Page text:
Saturday, May 03, 2008

Bummer, man. The Acid Doc checked out.

Albert Hofman, developer of LSD, died Tuesday at his hilltop home near Basel, Switzerland. Unlike what most of his critics would prefer to think, his death was not drug-related. He had a heart attack at the age of 102.

So, apparently, drugs can't always kill you. Take that, Partnership for a Drug-Free America.
Dr. Hofmann first synthesized the compound lysergic acid diethylamide in 1938 but did not discover its psychopharmacological effects until five years later, when he accidentally ingested the substance that became known to the 1960s counterculture as acid.

He then took LSD hundreds of times, but regarded it as a powerful and potentially dangerous psychotropic drug that demanded respect. More important to him than the pleasures of the psychedelic experience was the drug’s value as a revelatory aid for contemplating and understanding what he saw as humanity’s oneness with nature. That perception, of union, which came to Dr. Hofmann as almost a religious epiphany while still a child, directed much of his personal and professional life.
More accurately, while working for Sandoz Laboratories (now Novartis) as a chemical scientist, he began studying the medicinal plant squill and the fungus ergot in order to purify and synthesize active components for use in drugs. Hofmann first synthesized LSD-25 in 1938, and set it aside until April 16, 1943. While re-synthesizing the LSD, he accidentally "ingested" a dose through his fingertips and took the first acid trip. Three days later, Hofmann dropped 250 micrograms of LSD before his bicycle ride home. This was followed by a series of self-experiments conducted by Hofmann and his colleagues. (One can speculate about the scientific validity of these "experiments," but why bother?)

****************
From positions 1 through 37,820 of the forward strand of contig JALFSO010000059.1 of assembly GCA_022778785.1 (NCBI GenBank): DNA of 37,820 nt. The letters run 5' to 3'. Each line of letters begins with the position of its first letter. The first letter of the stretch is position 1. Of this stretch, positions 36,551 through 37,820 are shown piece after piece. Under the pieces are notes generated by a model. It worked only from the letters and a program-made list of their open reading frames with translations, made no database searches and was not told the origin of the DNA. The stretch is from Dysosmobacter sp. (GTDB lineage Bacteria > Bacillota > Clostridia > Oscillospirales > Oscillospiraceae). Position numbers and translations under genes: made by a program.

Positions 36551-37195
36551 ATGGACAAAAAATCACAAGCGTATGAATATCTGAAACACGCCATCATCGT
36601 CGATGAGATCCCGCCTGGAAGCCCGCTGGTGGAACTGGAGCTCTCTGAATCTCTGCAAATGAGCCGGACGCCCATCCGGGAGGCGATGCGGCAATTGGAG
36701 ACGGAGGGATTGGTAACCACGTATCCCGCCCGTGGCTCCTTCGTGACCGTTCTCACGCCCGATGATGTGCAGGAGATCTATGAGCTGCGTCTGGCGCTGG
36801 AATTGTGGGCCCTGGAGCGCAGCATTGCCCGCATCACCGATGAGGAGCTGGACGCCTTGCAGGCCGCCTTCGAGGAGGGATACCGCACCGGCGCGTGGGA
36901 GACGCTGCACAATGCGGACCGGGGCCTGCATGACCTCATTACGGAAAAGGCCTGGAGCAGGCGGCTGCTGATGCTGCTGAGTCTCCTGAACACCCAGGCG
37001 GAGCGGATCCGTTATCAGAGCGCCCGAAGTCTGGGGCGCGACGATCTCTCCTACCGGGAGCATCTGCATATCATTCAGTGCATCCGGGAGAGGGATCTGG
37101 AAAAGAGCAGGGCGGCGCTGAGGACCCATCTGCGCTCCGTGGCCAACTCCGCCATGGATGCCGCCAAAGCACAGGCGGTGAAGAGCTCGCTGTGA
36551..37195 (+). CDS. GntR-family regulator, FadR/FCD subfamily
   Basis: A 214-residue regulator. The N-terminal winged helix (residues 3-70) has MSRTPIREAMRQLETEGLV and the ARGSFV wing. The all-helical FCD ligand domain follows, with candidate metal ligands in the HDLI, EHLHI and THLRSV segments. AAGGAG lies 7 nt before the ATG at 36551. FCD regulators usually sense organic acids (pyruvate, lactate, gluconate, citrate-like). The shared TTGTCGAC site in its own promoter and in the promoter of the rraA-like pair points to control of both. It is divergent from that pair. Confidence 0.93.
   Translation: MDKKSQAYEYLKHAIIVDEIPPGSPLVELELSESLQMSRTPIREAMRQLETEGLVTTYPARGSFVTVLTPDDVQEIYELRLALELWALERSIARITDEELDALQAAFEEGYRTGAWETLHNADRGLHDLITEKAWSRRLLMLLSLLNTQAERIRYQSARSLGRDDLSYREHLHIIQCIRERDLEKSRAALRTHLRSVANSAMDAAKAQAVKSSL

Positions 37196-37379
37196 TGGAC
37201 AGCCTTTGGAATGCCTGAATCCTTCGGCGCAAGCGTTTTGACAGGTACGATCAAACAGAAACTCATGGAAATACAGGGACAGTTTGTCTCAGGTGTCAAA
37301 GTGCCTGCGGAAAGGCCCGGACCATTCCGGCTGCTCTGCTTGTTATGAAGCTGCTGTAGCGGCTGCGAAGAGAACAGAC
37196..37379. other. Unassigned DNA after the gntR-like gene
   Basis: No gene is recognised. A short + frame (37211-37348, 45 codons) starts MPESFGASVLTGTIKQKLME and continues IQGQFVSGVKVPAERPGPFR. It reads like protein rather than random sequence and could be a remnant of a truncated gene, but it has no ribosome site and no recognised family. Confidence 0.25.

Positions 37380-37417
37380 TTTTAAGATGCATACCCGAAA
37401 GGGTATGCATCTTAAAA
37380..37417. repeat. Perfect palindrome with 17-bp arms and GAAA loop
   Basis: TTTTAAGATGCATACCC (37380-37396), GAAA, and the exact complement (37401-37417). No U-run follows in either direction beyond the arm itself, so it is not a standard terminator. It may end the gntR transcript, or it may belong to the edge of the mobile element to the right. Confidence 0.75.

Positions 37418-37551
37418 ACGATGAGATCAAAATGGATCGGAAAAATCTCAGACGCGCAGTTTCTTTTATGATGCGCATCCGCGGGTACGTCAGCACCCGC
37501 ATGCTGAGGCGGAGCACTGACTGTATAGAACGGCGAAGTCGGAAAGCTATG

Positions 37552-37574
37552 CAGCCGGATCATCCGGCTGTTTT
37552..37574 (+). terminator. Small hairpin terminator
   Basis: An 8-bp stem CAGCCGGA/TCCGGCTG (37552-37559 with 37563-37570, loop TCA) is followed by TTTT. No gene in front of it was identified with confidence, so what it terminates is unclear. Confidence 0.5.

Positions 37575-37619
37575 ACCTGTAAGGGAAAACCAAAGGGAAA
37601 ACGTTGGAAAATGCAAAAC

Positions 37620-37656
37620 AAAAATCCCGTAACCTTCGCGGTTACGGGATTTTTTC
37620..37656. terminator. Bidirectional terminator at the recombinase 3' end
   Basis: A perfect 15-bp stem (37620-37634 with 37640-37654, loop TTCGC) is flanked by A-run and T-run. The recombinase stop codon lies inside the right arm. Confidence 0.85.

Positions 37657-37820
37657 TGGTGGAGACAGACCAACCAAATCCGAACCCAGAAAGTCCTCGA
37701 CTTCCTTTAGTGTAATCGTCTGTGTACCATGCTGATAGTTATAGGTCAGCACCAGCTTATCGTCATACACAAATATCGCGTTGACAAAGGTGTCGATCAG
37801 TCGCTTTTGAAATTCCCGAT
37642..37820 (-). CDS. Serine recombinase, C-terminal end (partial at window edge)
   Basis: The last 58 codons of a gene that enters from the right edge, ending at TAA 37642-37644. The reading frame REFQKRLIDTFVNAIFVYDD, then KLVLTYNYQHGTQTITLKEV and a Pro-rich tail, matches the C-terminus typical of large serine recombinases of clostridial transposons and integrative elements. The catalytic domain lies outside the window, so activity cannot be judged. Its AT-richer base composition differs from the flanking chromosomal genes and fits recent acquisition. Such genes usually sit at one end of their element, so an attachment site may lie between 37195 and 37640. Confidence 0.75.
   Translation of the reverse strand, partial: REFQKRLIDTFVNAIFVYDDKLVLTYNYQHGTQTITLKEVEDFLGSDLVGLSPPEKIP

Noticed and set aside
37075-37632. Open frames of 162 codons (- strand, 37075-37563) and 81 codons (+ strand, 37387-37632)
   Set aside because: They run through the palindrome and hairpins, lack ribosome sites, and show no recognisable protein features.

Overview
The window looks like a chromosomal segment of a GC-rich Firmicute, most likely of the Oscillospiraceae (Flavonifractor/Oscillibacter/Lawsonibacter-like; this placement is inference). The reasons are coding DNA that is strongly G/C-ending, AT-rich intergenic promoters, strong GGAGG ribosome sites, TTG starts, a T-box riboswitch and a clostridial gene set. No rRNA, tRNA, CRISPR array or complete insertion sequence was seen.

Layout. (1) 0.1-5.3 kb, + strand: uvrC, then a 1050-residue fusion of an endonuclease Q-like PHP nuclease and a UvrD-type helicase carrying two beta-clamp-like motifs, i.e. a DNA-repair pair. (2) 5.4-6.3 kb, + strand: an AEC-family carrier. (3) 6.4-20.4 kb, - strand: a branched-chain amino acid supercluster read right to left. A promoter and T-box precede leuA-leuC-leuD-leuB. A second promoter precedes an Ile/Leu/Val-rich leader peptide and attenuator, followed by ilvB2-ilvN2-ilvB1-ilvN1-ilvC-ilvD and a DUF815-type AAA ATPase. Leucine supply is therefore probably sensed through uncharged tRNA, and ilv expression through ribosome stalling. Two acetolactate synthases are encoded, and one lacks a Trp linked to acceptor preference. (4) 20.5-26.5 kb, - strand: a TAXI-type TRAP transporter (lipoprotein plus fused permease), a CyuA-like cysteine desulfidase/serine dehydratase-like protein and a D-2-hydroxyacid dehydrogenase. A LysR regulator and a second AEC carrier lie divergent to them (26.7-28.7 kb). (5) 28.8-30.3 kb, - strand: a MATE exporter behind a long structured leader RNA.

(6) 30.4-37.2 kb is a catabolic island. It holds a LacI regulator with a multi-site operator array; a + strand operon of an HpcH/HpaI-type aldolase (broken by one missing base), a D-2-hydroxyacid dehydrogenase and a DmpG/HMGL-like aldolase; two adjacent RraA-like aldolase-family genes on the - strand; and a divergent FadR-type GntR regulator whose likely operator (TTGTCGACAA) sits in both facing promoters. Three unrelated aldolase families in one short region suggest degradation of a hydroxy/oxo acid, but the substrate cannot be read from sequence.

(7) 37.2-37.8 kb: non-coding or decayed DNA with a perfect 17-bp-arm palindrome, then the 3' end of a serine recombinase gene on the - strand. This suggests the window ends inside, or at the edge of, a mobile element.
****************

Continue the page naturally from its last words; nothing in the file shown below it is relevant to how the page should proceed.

However, despite the passing of its inventor, LSD is set to make a comeback. And legally, this time.
Swiss medical authorities have given a doctor approval to carry out LSD-assisted psychotherapy trials on patients suffering from advanced-stage cancer and other terminal illnesses.

This will be the first government-approved study looking into LSD's therapeutic benefits on humans in over 35 years.
Dr. Hofman (no relation, incidentally, to Abbie Hoffman, the notorious sixties radical) also wrote a book on the subject, LSD, My Problem Child (available in digital form here).

No comments: